Despite Rain, West Texas Water Woes Continue

Once finished, this pipeline will be able to supply supplementary water from the Hickory Aquifer for San Angelo in 2013.
Once finished, this pipeline will be able to supply supplementary water from the Hickory Aquifer for San Angelo in 2013.

SAN ANGELO — With its pretty rivers and lakes, this city of 95,000 people is sometimes called the oasis of West Texas. But San Angelo recently came within a year of running out of water, as it faced a severe drought that produced brown lawns, dying bushes — and fear.

“Who wants to pull up to a hotel and it’s dead?” said Bob Banskter, general manager of the Rodeway Inn in San Angelo, alluding to landscaping. It was late September, a day after City Council members had voted to ban the use of outdoor sprinklers, and as he walked around the hotel, Banskter pointed out shrubbery that would die without watering.

What a difference a few days makes. Last weekend, the heavens opened, and it poured. More than five inches of rain fell on San Angelo. Drought-stricken Midland, an oil boomtown more than 100 miles to the northwest, got more rain on Sept. 28 than on any other day since 1968. A severely low reservoir that supplies both cities with water more than doubled its reserves. On Friday, San Angelo’s city council voted to undo the sprinkler ban.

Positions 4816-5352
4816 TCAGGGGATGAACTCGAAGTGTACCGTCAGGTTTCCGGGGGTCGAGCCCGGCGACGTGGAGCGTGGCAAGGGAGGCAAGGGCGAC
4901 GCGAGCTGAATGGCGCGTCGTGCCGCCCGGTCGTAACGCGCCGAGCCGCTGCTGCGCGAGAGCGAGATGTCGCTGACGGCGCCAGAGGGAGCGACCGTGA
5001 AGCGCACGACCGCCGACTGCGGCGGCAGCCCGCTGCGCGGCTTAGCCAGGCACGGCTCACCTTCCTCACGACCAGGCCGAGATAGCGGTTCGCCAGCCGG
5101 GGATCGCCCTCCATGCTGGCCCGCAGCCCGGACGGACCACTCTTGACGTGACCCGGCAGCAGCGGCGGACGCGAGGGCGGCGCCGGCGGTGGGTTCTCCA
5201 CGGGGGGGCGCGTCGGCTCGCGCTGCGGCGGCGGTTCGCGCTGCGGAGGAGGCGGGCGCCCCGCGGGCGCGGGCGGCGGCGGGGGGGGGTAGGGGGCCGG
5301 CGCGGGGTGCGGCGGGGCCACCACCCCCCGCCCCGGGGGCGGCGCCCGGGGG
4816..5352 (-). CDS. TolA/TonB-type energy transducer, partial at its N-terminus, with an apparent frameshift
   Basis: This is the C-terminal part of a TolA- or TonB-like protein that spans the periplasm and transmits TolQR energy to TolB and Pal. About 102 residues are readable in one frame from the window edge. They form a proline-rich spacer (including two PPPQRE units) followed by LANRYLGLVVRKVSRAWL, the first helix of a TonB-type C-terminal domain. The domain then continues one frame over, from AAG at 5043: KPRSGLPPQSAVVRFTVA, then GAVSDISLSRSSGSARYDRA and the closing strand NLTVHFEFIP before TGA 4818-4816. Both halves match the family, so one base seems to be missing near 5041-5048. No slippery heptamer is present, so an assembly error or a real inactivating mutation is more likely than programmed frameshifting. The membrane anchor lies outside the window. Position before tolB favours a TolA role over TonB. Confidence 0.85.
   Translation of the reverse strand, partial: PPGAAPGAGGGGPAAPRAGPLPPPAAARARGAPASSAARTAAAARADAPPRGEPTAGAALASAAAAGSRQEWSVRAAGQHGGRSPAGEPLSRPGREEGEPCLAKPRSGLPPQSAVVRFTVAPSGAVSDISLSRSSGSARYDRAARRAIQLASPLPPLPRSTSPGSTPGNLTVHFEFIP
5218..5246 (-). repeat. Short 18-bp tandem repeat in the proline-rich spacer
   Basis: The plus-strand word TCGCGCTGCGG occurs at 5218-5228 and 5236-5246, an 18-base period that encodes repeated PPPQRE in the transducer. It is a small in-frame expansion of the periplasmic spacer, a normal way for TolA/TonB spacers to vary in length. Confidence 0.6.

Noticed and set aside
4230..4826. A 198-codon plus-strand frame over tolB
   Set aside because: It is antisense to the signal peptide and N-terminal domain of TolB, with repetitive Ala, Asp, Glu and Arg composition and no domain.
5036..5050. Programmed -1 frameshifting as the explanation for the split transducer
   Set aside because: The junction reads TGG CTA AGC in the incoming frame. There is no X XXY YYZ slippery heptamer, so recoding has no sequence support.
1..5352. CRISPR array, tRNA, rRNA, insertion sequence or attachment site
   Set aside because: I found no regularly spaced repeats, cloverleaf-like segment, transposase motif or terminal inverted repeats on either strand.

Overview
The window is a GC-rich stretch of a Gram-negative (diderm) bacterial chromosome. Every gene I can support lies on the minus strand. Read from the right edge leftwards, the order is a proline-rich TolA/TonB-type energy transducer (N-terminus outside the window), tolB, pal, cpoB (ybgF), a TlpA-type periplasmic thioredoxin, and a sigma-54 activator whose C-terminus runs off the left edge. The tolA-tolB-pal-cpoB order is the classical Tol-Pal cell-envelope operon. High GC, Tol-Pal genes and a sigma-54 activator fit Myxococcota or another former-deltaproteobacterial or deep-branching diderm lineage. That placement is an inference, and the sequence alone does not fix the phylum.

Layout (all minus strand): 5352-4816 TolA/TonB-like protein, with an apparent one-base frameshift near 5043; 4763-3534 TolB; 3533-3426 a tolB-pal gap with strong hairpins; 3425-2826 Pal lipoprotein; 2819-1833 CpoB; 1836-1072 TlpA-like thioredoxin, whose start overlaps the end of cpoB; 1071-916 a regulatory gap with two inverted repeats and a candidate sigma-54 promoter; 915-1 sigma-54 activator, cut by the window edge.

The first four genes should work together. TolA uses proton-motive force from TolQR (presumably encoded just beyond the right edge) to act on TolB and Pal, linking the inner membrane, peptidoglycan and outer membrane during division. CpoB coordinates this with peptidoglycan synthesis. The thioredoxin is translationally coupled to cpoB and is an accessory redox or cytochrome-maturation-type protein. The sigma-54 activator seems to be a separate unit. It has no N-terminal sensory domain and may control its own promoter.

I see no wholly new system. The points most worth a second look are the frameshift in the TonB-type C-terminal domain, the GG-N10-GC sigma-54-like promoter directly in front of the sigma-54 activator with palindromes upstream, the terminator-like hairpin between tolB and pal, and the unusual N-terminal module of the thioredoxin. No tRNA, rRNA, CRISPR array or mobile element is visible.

But the drought in West Texas is not over, and experts say the perennially dry region must plan carefully. The two-year drought, the region’s worst in more than half a century, has starkly exposed its vulnerability. Farmers, swimming pool cleaners, car-wash operators and many others depend on ample water, and if supplies are short, jobs could be lost. Pressure is growing on the Legislature to address the problem when it meets next year, especially because the population continues to grow and West Texas is projected to become drier.